3. I'm a backer, the project has been delayed due to Chinese industrial collapse, but hope to get mine in a few weeks' time. Note that this is intended more as a piece of testing hardware, not for regular use. It certainly would work, but is vastly overengineered for just hanging in a system. Note that this works for attaching an ATX PSU to an AT system. You refer to two motherboards and three PSUs, but apart from the CoolerMaster you don't go into specifics, so we can't say what any particular PSU can or can't do in combination with your boards. It helps to give full info, particularly if you're not very familiar with the territory.
As for the underlying question, what the best way is to power an old system. Basically there are three categories:
1) 'modern' ATX2.x systems from P4 and Athlon64 onwards that power CPU with the 12V line.
2) 'legacy' ATX1.x systems from P1-P3 and Athlon that power CPU with the 5V line.
3) AT systems (pretty much regardless of age, same principles apply from IBM5170 to a Slot1 AT board)
1 is easy, any modern PSU is suited to it. You get max efficiency if you draw about 80% load, so don't overprovision unnecessarily. It's better to go for a lower-rated PSU from a good brand than a higher-rated PSU from a lesser one. Coolermaster is neither great nor awful.
2 is slightly more challenging. You need enough power on the 5V line. Exactly how much depends on your system, but generally you'll want at least 20A. You'd get that with a ~200W ATX1.x PSU, but newer ATX2.x PSUs offer far less power on the 5V line. Looking at CoolerMaster's high-end MasterWatt Lite PSUs, the 600W is the first to offer 20A on the 5V line (and you have to dig *deep* into the manuals to find it) - on lower end PSUs even "700W" won't give you 20A on 5V. That means you'll be running at a tiny fraction of rated power, which will be very inefficient. The PSU might also have trouble stabilising voltages if you hardly draw anything on 12V and a lot on 5V. Personally I don't like doing this. Additional problem is that older stuff (particularly some ISA cards) need -5V and -12V lines, which don't exist in ATX2.x. Usually you can get away with missing them, but sometimes motherboard give error messages at boot, and if you have one of those cards, it won't work.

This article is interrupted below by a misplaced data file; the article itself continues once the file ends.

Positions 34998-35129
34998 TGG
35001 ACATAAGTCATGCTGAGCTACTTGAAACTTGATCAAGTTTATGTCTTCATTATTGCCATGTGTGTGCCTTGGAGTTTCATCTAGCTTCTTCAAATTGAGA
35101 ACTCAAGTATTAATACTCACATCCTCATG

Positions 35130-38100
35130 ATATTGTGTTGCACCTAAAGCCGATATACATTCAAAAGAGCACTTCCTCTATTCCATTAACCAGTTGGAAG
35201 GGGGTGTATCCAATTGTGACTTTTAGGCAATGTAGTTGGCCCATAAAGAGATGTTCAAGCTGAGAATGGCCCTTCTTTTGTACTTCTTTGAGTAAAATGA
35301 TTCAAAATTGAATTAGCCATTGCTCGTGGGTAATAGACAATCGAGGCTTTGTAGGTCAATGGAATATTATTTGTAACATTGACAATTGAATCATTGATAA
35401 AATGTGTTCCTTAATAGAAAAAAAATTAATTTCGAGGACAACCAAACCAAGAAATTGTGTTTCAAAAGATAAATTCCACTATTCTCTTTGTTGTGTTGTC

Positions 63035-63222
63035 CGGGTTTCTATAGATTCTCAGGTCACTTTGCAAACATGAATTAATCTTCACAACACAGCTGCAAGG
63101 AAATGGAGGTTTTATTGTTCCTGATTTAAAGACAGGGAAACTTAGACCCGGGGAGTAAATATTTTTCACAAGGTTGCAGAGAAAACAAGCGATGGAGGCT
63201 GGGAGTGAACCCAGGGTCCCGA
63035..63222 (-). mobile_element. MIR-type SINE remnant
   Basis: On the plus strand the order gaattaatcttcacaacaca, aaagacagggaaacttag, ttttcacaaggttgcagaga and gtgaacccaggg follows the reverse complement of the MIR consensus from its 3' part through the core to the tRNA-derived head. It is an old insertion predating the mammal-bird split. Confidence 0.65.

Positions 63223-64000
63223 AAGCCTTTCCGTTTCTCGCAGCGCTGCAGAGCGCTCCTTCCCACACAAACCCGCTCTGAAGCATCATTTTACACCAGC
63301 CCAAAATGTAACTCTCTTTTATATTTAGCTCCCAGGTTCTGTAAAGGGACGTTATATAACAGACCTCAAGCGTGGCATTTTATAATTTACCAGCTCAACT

Cheap alternative is to use period 2nd hand ATX1.x PSUs. Problem here is that they might be dead or dying and might kill your system while doing so. You can minimise that risk by getting good brand stuff (I like FSP, commonly found with AOpen brand) and checking the caps inside the PSU before using. Still, every now and then one gives up the magic smoke when powering up first time. Third option is going for new ATX1.x PSUs. Startech has one, and can be found on eBay and Amazon. You pay over the odds for them and I'm not exactly charmed by their build quality, but they are new and sold under warranty. Something like the ATXPOWER250PRO would be perfect for any ATX P1 or P2.
3 is basically the same as 2, but with the added complexity of needing a physical adapter to the different plug. Startech also makes AT PSUs...